Sales of modems and routers in Russia have been declining every year. Smartphones and tablets are becoming devices of choice for internet access because they are small, do not need additional equipment to provide a fully operational internet connection, and can themselves serve as access points. Falling sales of USB modems are also due to the shrinking laptop market .
The market and operating environment are continually impacted by regulatory developments.
In 2015, significant changes in the field of processing internet users’ personal data were made. In particular, from 1 September 2015, Russian citizens’ personal data must be recorded, systematised, accumulated, stored, clarified and retrieved through databases located within the territory of Russia. Further amendments to the regulation of internet users’ personal data processing are expected to be introduced in the future. Specifically, in accordance with the list of instructions issued by the Russian President following the meeting with participants of the First Russian Internet Economy Forum that took place on 22 December 2015, federal executive authorities are to present their legislative proposals on the regulation of the processing on the internet of personal data of Russian citizens. MegaFon expects that it will be able to comply with the new requirements; however, this compliance may entail additional costs for the Company.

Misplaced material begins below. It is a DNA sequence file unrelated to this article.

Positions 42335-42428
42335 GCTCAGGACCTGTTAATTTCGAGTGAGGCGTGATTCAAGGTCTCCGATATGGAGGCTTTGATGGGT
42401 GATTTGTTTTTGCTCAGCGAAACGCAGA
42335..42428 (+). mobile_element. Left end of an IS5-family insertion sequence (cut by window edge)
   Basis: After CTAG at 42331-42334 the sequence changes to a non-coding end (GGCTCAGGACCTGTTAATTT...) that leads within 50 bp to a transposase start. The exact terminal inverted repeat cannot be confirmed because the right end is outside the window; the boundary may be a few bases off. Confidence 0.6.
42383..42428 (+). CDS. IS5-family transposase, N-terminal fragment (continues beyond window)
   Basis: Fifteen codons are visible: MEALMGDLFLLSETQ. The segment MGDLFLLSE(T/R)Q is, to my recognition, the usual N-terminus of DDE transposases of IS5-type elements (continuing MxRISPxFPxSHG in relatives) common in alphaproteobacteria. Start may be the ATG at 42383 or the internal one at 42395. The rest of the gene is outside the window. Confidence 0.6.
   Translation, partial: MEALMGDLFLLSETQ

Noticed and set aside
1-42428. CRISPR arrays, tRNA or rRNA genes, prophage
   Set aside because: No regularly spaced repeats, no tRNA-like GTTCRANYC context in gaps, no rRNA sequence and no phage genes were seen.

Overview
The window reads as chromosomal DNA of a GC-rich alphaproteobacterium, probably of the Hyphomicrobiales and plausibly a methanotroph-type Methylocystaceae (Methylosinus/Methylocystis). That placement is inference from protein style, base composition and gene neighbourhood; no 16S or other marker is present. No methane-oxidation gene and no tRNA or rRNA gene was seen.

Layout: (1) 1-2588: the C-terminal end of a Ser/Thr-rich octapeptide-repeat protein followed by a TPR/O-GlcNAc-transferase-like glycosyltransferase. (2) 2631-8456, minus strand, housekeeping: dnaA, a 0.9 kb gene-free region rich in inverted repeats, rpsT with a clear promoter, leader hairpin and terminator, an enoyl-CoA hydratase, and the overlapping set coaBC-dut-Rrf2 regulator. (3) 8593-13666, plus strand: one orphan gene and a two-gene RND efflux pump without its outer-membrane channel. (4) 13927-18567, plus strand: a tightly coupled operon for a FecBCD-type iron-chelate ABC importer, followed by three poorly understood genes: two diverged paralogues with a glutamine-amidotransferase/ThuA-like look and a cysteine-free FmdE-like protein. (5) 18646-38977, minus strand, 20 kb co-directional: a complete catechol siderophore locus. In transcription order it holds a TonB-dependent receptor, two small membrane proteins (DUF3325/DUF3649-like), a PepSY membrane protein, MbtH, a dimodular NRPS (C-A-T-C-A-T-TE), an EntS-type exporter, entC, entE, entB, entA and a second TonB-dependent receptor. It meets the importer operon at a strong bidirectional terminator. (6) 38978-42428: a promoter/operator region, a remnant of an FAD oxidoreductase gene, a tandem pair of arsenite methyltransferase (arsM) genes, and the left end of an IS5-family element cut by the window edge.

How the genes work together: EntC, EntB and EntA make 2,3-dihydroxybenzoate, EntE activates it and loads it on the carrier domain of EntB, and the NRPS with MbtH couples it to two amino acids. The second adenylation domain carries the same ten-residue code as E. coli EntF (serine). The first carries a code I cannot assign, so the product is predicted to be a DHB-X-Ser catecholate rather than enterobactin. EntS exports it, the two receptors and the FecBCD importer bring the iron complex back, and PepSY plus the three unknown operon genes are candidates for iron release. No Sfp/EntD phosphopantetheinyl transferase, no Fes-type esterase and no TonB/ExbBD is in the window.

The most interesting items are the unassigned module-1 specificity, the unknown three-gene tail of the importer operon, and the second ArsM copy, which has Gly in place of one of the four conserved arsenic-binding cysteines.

In November 2014, the Government of the Russian Federation amended the procedure for setting up data communications networks for federal government bodies. Instead of using a tender process, federal bodies may now connect to the Government’s data communications network administered by one of the communications operators. In 2015, the Russian Ministry of Telecom and Mass Communications issued a decree to support the implementation of this initiative, and guidelines were developed for the design of data communications networks of federal government bodies. The implementation of this regulatory initiative could result in MegaFon losing B2G market share in the provision of data transfer and telematics services to federal government bodies. However, during public procurement tenders in 2015, MegaFon retained all of its key government clients.